Gedichtbespreking Engels I Find No Peace

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  • Gedichtbespreking door Mare
  • 6e klas vwo | 1877 woorden
  • 5 april 2022
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1.     Lyrics

  1. I find no peace, and all my war is done. 
  2. I fear and hope. I burn and freeze like ice. 
  3. I fly above the wind, yet can I not arise; 
  4. And nought I have, and all the world I sea 
  1. That loseth nor locketh holdeth me in prison 
  2. And holdeth me not—yet can I scape no wise— 
  3. Nor letteth me live nor die at my device, 
  4. And yet of death it giveth me occasion. 
  1. Without eyen I see, and without tongue I plain. 
  2. I desire to perish, and yet I ask health. 
  3. I love another, and thus I hate myself. 
  1. I feed me in sorrow and laugh in all my pain; 
  2. Likewise displeaseth me both life and death, 
  3. And my delight is causer of this strife. E

2.     Words

Nought: Old English for ‘nothing’.

-Eth: Third-person singular simple present indicative form.

Scape: Abbreviation of ‘escape’.

Device: A plan, method, or trick with a particular aim.

Eyen: Old English for ‘eyes’.

Plain: Abbreviation of ‘explain’.

Strife: Angry or bitter disagreement over fundamental issues.

3.     Summary and analysis

This poem is about how love can lead to conflicting emotions; about how love can make you feel sorrow, pain, joy and confusion at the same time.

It makes use of antithesis (oxymoron and paradox),  juxtapositions, i.e. concepts are stated next to each other to emphasise the contrast between them.

It shows a feeling of ambiguity (he cannot choose what feeling is stronger) and duality (two extremes). Every concept is a metaphor for his feeling while being in love.

It is unclear why this love is so difficult for the narrator; it could be because his love is unanswered, forbidden or not possible because of the situation they are in.

Dit wil je ook lezen:
  • Line 1: “I find no peace and all my war is done.”.

At the end of the war, you expect to find peace. But even after the war of Wyatt, after all the fighting (to make this love work), he still does not find any peace. The war of Wyatt is a metaphor for his love problems. Wyatt can be indicating that love leads to a battle between his heart and his head; though the love feels right, Wyatt cannot quiet his mind to the unsettling knowledge that his love is not a practical or logical choice. ‘All’ and ‘war’ makes use of assonance.

  • Line 2: “I fear and hope. I burn and freeze like ice”.

‘Fear’ and ‘hope’, ‘burn’ and ‘freeze’ are both contradicting statements, which depicts the conflicting feelings of Wyatt. Love makes him fear, yet it gives him hope. Wyatt uses ‘burn’ and ‘freeze’ to symbolize his confusion about love. This line makes use of oxymorons twice. ‘Like ice’ makes use of a simile and assonance.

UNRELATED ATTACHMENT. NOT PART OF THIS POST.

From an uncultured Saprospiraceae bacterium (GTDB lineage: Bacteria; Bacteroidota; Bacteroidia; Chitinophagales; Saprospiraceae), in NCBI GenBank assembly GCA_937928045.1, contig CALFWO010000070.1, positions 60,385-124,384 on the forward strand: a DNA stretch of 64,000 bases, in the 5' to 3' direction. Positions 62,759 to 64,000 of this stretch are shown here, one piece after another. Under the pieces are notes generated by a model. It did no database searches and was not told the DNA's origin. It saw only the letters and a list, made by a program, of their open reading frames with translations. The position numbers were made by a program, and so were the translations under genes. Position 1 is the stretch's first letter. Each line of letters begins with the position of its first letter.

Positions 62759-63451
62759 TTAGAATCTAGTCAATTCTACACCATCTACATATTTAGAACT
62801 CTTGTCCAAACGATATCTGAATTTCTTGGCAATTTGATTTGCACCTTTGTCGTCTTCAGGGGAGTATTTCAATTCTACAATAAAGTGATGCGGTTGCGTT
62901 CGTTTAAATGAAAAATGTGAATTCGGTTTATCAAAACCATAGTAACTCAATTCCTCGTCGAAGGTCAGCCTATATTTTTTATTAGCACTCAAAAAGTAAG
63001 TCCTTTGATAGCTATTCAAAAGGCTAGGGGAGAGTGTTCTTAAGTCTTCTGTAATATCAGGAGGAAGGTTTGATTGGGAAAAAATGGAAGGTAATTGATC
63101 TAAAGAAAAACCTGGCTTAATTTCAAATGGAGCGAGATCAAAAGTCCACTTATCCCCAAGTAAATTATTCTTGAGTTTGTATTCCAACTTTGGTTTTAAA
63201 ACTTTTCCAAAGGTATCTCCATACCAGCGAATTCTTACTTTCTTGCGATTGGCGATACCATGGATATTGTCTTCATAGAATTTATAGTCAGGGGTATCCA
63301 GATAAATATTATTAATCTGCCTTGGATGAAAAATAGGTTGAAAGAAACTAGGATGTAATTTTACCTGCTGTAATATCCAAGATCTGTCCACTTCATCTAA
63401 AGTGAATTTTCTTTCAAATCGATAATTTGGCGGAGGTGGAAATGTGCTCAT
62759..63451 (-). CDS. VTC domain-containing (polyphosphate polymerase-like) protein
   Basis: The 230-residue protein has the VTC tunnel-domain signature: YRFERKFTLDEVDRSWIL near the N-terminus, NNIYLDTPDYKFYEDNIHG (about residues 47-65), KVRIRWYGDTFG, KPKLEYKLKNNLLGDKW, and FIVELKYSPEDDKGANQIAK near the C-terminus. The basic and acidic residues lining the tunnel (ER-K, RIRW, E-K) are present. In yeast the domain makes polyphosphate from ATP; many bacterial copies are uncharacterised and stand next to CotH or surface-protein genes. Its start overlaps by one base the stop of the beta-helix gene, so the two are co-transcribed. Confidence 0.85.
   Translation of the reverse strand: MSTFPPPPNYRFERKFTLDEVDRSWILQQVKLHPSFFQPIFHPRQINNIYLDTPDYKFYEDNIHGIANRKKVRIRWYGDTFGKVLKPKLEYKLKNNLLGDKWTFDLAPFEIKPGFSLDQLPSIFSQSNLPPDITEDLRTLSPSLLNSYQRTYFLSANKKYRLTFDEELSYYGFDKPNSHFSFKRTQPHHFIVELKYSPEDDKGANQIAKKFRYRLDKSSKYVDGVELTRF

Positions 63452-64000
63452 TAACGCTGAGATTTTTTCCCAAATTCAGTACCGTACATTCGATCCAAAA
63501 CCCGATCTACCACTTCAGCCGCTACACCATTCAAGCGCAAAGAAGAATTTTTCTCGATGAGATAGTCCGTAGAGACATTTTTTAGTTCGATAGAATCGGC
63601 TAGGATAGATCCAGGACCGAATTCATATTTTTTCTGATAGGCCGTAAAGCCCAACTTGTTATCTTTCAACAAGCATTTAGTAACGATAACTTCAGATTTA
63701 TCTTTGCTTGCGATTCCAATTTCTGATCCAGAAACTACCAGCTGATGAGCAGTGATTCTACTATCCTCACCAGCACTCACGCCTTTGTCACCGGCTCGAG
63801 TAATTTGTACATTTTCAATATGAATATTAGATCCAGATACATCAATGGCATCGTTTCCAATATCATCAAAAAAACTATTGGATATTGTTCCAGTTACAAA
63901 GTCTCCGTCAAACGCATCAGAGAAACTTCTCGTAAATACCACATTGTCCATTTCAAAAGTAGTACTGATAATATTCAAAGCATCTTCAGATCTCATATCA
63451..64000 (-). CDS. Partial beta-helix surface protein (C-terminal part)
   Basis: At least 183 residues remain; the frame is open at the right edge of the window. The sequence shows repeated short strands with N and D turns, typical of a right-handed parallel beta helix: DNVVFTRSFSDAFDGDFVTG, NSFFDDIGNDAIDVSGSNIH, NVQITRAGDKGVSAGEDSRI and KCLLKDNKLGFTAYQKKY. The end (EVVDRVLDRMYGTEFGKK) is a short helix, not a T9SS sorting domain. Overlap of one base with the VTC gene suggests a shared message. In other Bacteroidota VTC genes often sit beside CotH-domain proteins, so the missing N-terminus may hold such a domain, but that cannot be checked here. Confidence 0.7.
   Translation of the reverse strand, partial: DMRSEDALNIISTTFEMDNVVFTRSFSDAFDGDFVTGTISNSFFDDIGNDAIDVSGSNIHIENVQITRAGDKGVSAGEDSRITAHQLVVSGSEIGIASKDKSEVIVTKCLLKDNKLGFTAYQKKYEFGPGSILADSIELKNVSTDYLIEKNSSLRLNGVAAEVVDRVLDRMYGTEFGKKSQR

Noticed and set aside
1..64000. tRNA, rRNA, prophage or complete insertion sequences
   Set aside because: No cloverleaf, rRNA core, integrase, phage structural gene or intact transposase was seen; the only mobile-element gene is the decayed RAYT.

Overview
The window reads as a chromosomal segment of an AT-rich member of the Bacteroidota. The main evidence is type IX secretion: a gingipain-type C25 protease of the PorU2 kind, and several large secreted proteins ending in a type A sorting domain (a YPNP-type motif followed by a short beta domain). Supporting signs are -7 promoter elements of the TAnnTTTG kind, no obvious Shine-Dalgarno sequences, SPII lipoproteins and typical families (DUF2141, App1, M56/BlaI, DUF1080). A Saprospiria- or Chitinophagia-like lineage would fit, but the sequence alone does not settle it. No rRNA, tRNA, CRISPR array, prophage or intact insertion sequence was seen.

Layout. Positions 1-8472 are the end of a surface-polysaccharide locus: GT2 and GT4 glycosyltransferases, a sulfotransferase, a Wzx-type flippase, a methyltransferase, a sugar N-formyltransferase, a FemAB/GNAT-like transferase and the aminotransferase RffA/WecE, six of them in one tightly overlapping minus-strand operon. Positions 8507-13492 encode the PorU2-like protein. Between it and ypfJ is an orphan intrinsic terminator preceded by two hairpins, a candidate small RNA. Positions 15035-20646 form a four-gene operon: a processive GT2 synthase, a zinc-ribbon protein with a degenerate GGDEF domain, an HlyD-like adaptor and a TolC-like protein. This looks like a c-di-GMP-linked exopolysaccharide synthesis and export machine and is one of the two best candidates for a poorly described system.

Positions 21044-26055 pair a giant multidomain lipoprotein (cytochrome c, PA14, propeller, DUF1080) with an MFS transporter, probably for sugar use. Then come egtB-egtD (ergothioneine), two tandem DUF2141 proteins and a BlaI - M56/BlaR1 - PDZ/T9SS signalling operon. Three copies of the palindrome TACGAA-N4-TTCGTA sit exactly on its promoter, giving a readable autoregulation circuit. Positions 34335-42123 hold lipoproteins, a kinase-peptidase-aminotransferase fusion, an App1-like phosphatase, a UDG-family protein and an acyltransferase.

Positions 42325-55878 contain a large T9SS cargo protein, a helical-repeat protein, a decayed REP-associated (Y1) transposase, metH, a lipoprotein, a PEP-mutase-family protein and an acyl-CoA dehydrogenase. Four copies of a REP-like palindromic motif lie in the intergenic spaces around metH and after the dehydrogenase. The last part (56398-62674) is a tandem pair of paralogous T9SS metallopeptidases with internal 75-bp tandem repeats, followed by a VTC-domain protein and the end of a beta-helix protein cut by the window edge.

• Line 3-4: “I fly above the wind, yet can I not arise.
    And nought I have, and all the world I seize on;”

Love makes him feel like flying high in the sky, as free as a bird, yet there is something that is holding or tying him down. He has nothing, but the world is his to take; this symbolizes that love makes him feel empty yet full. These lines use oxymorons again.

  • Line 5-6: “That looseth nor locketh holdeth me in prison
    And holdeth me not, yet can I ‘scape nowise;”

Wyatt says there is nothing that is able to imprison or hold him, but love makes him feel that way; it is not actually holding him, yet it feels that way. Because he is not actually imprisoned, it just feels that way, he cannot escape. In Line 5, ‘Looseth nor locketh’, the poet makes use of an alliteration to emphasise his statement. ‘Locketh’ and ‘holdeth’, as well as ‘holdeth’ and ‘not’, makes use of assonance. ‘Holdeth’ is a repetition. These lines use oxymorons again. Lines 5, 6 and 7 form enjambment.

  1. Line 7-8: “Nor letteth me live, nor die at my device,
    And yet of death it giveth me occasion.”

Wyatt feels like his love does not let him live like he wants to, nor does it let him die. He thinks that dying would be an opportunity or escape to stop carrying around this confusing burden that love has given him. However, many poets from the Renaissance used ‘death’ as a rhetorical device rather than for the literal meaning. Wyatt could use the concept of death as an extreme threat to convince the reader of the genuineness of his claim.  Alliteration is used at ‘letteth’ and ‘live’, as well as ‘die’ and ‘device’. ‘Die’, ‘my’, ‘device’ are assonance. These lines use oxymorons again.

  1. Line 9: “Without eyen, I see; and without tongue I plain;”

Yet again, Wyatt uses hyperboles (exaggeration) to explain his inner conflict and confusion. This time, he says that he can express himself without his tongue and see without his eyes. This line uses oxymorons again. ‘Without’ is a repetition here.

  1. Line 10: “I desire to perish, and yet I ask health;”

De gedichtbespreking gaat verder na deze boodschap.

Verder lezen

Wyatt criticizes and contradicts himself here. He wants to die, because he does not feel like living with this burden for any longer, but his love makes him wish for the strength to live and physical health. This line uses oxymorons, even juxtaposition as it concers contradicting concepts. Perish, yet, health are assonance.

  1. Line 11: “I love another, and thus I hate myself;”

Line 11 is interesting as these two ideas are not usually mutually exclusive, but phrased as a oxymoron: it is possible to love another and oneself. Therefore, this is a paradox. Wyatt is afraid for rejection of his loved one and not being worthy enough, and therefore he does excessive things for them that makes him hate himself.  

  1. Line 12-14: “I feed me in sorrow, and laugh in all my pain;
    Likewise displeaseth me both life and death,
    And my delight is causer of this strife.”